“It’s clear that we have a problem of a huge number of people with access to classified information,” said Holden Triplett, founder of Trenchcoat Advisors and a former FBI counterintelligence official in Moscow and Beijing. “I don’t think the US has made as much progress as it could controlling who it gives what to and when.”

The unit where Teixeira is assigned sheds light on his proximity to Top Secret information. Based on Cape Cod, the 102nd Intelligence Wing provides “worldwide precision intelligence and command and control along with trained and experienced airmen for expeditionary combat support and homeland security,” its website says.

Teixeira was with the unit on a one-year active duty deployment that started last September, according to a US official following the case who asked not to be identified discussing private information.

His job was network defense and he held a classification known as Top Secret/Sensitive Compartmented Information, the official said.

That’s one of the highest classifications and involves extensive vetting. It would have given Teixeira access to information that’s defined as “concerning or derived from intelligence sources, methods or analytical processes that is required to be protected within formal access control systems established” by the Office of the Director of National Intelligence, according to the office.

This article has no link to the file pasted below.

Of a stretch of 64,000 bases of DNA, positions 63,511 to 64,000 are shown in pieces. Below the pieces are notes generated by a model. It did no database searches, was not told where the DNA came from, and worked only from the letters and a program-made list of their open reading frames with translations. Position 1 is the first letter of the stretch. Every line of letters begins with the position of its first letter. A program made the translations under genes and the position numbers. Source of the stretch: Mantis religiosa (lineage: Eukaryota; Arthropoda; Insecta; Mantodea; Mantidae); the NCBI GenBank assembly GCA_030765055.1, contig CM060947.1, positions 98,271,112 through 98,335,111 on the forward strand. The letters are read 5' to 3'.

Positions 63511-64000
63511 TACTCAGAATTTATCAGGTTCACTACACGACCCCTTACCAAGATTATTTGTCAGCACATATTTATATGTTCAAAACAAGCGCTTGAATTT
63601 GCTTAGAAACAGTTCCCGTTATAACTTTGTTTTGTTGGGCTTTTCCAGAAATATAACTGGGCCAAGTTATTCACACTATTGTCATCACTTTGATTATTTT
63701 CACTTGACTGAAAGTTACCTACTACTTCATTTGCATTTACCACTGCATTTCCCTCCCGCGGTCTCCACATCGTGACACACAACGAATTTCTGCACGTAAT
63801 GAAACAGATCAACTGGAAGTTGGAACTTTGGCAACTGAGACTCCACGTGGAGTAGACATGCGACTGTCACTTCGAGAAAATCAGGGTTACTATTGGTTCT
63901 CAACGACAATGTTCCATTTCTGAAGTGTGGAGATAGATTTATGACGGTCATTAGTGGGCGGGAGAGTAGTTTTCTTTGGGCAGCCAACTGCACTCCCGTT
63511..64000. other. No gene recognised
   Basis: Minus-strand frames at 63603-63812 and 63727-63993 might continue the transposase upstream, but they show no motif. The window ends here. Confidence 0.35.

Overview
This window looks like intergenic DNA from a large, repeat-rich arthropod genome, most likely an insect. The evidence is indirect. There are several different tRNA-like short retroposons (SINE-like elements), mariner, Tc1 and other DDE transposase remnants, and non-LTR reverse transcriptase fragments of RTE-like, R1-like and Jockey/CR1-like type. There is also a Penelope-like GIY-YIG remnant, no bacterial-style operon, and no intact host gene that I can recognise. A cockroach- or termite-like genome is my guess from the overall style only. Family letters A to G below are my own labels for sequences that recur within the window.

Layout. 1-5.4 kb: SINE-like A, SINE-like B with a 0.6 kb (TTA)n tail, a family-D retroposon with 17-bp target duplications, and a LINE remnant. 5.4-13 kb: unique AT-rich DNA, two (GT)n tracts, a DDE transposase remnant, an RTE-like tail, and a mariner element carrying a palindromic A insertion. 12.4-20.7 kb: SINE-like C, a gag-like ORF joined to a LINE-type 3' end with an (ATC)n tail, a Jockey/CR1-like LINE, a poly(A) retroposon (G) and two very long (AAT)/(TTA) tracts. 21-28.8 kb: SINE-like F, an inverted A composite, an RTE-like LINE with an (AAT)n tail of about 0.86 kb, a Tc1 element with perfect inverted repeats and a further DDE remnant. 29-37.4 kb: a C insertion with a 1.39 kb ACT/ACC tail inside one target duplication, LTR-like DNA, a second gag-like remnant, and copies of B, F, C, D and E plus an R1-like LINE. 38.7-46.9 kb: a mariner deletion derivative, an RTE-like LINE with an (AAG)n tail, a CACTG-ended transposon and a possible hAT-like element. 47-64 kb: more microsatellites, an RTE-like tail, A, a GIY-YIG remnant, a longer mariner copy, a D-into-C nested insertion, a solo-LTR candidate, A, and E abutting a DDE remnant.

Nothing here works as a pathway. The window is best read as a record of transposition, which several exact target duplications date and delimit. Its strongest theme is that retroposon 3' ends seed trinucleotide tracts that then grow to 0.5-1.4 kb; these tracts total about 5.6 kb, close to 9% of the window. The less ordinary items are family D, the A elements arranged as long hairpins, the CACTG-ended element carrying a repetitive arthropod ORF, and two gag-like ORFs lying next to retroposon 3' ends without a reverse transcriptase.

The Justice Department didn’t immediately respond on Thursday evening when asked if he had a lawyer. Biden was briefed on Teixeira’s arrest, according to the White House.

“It’s important to understand that we do have stringent guidelines in place,” said Brigadier General Pat Ryder, a Defense Department spokesman. “This was a deliberate, criminal act, a violation of those guidelines.”

So far, the public response from other nations has been relatively muted, suggesting that they may have grown inured to such leaks after past unauthorized disclosures, such as the one carried out by Edward Snowden in 2013 that the US spied on some of its closest allies.

The intelligence community “will be working to reassure partners that their information is protected,” said Emily Harding, deputy director with the International Security Program at the Center for Strategic and International Studies and a former Central Intelligence Agency analyst. “But the US’s longstanding intelligence partnerships are hardy and resilient and have withstood far worse.”

That may be true. Yet officials acknowledged that some details in the report – such as reports of divisions among Russian military commanders – could help Moscow to identify the source of its own intelligence breaches.

There were countless smaller revelations too – like the US assessment of China’s hypersonic missile program – as well as details on US collection categories and methods that foreign intelligence services, both friend and foe, may find useful.

“I’ve had to take classes or get certified, I think every year, for as far back as I can remember on handling of classified material,” said retired Lieutenant General Ben Hodges, a former commander of US Army Europe. “Frankly, it’s embarrassing”.